Bill Butcher: We now have the technology and tools in place to really drive change and exponentially increase efficiency to help create true competitive advantages for machine builders and suppliers by delivering machines into the market faster. You have termed the approach, “Advanced Machine Engineering”. Can you help the listeners understand what exactly is Advanced Machine Engineering, and what makes it unique from any other approaches machine builders and their suppliers are using today?
Bill Davis: Advanced Machine Engineering is a term that we coined several years ago, and it’s high-level. It marries the development of the digital twin and the collaboration of those domains for developing the machine into a complete solution suite. We’re going to be discussing multidisciplinary design – the mechanical, electrical and fluidics – and why that’s important to have a single source of truth in the design to be able to address the back and forth between the silos that often exist. Secondly, because of all the software and the automation code that’s being developed, you really need to have a way of performing virtual machine simulation and testing out that PLC code in the virtual world, as opposed to building it out and then testing it. So, you’ve got to be able to prove out that the machine can do what it’s designed to do before we start it up on the floor and possibly break things.
Lastly, if you roll it all together in the context of the configuration of these different machines and the fact that whether you subscribe to a platform engineering model, or you’re building a one-off every time, you have various bills of material for diverse needs such as mechanical, electrical and fluids for different domains – and you need to express that in a bill of material form so you can actually produce it. With all of the different configurations of variants that you could possibly build for a customer, you have to have some way of managing it all, and that chaos is one of the biggest sources, from an engineering management perspective, that’s one of the biggest sources of waste – is looking for the right products, looking for the right equipment and having the right bill of material. It’s far more expensive to do the design when you don’t know the design from the various domains, so you need to consider when it comes to product improvement. This is all part of what we consider Advanced Machine Engineering as part of the solution.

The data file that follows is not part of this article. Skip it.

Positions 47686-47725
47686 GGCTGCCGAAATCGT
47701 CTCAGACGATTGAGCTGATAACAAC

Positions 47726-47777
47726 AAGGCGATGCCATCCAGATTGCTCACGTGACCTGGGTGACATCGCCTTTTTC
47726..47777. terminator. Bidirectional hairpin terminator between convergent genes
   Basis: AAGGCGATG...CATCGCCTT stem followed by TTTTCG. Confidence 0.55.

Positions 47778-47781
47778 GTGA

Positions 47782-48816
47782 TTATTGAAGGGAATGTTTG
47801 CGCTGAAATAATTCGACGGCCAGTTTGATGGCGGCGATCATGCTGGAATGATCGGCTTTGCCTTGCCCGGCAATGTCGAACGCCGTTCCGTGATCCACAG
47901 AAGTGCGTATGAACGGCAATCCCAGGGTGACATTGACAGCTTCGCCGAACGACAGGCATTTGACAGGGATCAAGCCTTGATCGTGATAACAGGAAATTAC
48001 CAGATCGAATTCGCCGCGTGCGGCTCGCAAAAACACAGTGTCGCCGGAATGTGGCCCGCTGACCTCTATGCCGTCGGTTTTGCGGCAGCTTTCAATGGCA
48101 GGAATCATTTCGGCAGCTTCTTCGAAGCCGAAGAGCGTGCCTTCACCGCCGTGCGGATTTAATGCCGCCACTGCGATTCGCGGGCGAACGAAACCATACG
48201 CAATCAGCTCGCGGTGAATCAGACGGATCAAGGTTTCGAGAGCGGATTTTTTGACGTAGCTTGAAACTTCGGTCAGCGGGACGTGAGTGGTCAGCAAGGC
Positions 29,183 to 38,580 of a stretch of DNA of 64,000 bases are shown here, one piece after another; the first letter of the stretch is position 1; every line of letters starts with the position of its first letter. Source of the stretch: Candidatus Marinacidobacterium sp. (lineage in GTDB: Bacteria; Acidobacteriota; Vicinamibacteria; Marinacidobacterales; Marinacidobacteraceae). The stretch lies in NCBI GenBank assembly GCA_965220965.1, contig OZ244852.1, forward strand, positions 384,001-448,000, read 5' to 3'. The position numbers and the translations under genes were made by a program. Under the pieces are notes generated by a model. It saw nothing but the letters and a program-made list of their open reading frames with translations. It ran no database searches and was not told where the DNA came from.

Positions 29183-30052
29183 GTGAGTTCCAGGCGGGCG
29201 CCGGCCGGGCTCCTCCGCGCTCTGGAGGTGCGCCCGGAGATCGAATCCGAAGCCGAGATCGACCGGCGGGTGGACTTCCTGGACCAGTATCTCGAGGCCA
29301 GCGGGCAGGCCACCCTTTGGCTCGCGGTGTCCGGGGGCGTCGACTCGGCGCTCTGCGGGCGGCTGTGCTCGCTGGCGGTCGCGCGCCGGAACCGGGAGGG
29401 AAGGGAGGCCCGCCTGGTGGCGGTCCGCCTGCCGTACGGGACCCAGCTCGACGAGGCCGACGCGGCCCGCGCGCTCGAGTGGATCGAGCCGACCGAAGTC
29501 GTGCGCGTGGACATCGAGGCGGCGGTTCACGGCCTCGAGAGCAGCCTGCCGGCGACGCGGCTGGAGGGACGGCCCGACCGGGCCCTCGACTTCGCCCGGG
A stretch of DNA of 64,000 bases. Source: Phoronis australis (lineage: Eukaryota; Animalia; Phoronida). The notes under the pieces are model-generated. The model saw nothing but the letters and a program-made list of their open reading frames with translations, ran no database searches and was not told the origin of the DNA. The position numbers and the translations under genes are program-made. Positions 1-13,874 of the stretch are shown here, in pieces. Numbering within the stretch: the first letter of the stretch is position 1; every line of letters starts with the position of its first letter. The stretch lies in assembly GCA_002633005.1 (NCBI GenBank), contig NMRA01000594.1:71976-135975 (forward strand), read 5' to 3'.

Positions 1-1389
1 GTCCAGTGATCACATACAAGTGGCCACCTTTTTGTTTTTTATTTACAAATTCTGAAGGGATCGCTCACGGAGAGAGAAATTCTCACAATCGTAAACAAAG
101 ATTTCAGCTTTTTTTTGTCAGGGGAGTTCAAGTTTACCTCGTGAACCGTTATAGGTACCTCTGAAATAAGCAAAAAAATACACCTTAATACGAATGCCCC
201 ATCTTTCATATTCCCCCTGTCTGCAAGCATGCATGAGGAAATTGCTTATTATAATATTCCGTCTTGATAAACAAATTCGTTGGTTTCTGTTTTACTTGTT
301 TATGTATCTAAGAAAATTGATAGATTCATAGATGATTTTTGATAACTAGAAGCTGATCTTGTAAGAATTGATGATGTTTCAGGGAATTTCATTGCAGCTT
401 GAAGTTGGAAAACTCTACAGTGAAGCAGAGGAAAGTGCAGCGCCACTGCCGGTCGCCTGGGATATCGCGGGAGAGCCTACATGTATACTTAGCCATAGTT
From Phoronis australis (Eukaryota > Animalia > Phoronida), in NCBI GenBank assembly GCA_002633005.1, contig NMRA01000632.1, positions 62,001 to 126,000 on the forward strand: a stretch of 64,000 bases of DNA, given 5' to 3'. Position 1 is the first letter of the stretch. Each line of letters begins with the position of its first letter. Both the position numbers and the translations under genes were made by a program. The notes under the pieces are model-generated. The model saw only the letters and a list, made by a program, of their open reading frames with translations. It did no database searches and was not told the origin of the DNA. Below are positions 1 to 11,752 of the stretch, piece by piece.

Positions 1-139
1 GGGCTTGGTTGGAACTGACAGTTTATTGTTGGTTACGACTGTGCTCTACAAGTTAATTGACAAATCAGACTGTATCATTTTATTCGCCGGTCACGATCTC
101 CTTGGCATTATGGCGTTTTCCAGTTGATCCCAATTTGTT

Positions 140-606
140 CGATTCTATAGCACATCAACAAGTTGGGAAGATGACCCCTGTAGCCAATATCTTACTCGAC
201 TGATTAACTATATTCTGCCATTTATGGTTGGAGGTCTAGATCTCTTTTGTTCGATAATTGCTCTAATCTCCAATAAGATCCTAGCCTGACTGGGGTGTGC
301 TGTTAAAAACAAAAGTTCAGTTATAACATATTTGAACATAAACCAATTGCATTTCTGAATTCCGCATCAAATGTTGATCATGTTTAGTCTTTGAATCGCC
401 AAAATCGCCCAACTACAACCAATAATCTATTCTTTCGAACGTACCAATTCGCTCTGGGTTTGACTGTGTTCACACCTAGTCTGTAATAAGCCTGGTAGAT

To improve the speed and efficiency of your machine design process, watch our Advanced Machine Engineering – Start your digital transformation journey today webinar.
About our expert:
Bill Davis is the acting Industrial Machinery and Heavy Equipment Industry leader for Siemens Digital Industries Software. His experience and insights have been acquired from a career spanning 30 years in engineering and operations management with machinery and heavy equipment companies. Bill holds a master’s degree in Business Administration from Marquette University, with a concentration in Operations Management and Strategic Marketing, as well as a Bachelor of Science degree in Mechanical Engineering from Milwaukee School of Engineering.
This blog is an excerpt from the transcript, showing the first in a series of four podcasts on advanced machine engineering, a part of the Xcelerator suite of products with Siemens Digital Industries Software – where today meets tomorrow.